6. Interesting. Based on quotes that I've gotten from North for Dacron sails vs their other technologies and those of competitors, North Dacron panelled sails were generally in the same ballpark as laminate sails from other manufacturers. That said, I would want to see of these sails provide the same kind of bullet proof reliability as traditional panel sails with woven dacron. I am a big fan of better sail technology, and I largely think that Dacron ends up being more expensive than better technologies if you really care about shape holding over time. That said, laminates have intrinsic life span issues built in (glue oxidation in particular, and film breakdown), and I'm guessing that the oxidation issue would be present with this new technology, as the fibers are presumably held in place with glue. At the end of the day, this definitely looks like a win for shape holding, though I'm skeptical that those thinking that they will all of a sudden have access to molded technology at a reduced cost because their sails are white will be disappointed, as the materials cost shouldn't amount to a huge difference unless comparing to carbon fiber. As an interesting side argument for this technology. The organizers of some classic yachts events have been wringing their hands about the use of modern sails in these events. Some folks get all bunged up when they see black sails, and they attribute all success to people having these sails, even when the results either suggest otherwise, or the sailors lodging complaints can barely sail upwind to begin with, so focus their efforts on personal improvement by attacking rating systems or the hardware of others. Given that these sails are made of Dacron, which for some reason is seen as a natural fiber by this bozos, I would see this as a great way to appease the classic yacht dilettantes, and not throw money away by purchasing woven racing sails that lose their shape a quarter of the way through the season. .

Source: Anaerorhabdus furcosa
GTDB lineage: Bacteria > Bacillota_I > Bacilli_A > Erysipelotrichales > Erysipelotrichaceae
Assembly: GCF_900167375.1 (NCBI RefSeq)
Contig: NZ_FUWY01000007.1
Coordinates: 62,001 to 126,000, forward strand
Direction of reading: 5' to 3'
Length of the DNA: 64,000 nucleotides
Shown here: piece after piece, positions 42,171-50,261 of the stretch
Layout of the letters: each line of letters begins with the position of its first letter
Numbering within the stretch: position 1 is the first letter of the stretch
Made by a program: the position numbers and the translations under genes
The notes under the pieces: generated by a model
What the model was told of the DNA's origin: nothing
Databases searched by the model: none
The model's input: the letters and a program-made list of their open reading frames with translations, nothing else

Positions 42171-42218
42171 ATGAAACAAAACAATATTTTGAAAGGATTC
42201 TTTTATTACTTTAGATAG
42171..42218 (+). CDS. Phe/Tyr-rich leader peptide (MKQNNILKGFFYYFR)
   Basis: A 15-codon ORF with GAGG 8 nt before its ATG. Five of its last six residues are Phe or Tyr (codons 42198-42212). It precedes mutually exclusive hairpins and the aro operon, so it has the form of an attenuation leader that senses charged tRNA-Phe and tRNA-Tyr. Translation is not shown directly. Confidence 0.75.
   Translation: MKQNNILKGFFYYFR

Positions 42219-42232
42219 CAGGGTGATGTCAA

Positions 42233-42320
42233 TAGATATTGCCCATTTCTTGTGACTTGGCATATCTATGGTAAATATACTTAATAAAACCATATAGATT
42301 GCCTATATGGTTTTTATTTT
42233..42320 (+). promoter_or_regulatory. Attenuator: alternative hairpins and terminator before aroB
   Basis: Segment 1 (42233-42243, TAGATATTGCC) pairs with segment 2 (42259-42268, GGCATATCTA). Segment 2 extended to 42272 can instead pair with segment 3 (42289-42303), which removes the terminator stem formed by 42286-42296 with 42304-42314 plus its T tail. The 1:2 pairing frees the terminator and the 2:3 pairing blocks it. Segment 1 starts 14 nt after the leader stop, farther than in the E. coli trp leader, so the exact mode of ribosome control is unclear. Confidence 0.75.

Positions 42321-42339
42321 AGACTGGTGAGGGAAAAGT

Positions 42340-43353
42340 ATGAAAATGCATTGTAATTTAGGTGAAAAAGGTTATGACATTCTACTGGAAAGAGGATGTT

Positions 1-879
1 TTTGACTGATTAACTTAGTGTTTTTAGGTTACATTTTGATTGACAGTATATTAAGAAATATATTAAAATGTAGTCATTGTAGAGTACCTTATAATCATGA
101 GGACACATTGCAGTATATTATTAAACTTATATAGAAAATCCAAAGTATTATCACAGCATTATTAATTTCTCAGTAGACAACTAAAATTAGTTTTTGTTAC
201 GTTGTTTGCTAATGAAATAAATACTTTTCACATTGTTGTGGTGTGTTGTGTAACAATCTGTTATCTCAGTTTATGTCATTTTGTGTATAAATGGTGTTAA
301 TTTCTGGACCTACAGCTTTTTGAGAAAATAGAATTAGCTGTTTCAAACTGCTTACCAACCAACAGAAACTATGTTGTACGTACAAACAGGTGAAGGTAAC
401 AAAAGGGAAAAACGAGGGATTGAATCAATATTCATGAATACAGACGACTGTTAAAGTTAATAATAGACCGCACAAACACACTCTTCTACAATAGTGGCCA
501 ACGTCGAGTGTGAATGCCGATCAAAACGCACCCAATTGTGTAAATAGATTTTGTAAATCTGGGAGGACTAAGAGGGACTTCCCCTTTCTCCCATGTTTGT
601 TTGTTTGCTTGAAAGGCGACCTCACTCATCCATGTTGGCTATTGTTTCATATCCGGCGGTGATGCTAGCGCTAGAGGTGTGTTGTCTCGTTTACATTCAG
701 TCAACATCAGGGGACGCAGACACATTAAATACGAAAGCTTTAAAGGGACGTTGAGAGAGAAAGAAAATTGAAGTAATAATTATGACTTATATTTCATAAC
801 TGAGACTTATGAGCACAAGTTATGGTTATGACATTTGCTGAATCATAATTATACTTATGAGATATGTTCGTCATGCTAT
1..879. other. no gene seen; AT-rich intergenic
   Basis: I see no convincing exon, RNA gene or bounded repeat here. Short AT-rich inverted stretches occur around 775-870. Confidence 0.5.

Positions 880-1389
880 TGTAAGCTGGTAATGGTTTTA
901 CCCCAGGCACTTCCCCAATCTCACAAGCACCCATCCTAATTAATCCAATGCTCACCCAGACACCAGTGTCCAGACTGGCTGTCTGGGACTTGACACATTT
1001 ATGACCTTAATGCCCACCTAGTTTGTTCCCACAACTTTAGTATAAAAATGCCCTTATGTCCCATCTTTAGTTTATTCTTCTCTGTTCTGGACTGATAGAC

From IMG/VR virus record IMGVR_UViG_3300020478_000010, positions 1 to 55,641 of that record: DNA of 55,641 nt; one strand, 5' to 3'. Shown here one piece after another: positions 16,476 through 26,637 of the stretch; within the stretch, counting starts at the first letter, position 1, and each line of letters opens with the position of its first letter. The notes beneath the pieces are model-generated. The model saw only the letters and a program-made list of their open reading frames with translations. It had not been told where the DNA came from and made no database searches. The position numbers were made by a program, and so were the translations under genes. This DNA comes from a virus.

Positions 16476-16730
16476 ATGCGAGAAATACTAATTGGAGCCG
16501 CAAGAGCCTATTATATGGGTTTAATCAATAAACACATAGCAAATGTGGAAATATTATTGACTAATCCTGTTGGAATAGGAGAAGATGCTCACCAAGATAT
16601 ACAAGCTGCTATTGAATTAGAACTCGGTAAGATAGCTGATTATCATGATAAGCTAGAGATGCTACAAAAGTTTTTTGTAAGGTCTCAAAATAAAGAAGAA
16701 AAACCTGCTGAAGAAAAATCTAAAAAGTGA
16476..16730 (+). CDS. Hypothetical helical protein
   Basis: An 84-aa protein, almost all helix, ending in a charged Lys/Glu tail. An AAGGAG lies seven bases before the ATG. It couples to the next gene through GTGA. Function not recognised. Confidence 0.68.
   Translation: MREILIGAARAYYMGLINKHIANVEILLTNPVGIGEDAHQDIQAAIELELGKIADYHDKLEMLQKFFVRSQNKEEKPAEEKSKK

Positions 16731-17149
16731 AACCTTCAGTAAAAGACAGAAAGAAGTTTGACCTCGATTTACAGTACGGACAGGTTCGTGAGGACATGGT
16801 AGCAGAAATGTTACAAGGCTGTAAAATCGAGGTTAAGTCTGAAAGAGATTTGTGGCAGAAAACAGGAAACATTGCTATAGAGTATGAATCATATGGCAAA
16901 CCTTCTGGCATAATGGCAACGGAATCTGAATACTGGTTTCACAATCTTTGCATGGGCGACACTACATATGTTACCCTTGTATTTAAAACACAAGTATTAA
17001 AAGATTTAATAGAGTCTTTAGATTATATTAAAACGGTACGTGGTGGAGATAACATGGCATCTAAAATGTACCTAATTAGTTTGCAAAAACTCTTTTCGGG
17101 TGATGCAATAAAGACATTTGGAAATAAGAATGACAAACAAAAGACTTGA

7. My current dog, Ernie is a phenomenal boat dog. He loves to sail, probably because he gets to lay in direct sunlight, which is a favorite activity. He has a low center of gravity, so he's sure footed, and he taught himself to grab my shoulders like a parrot when we're getting in and out of the dinghy so that he can get to and from the rail. Ernie can also hold his pee for a ridiculous time, and he has never pooped or peed onboard.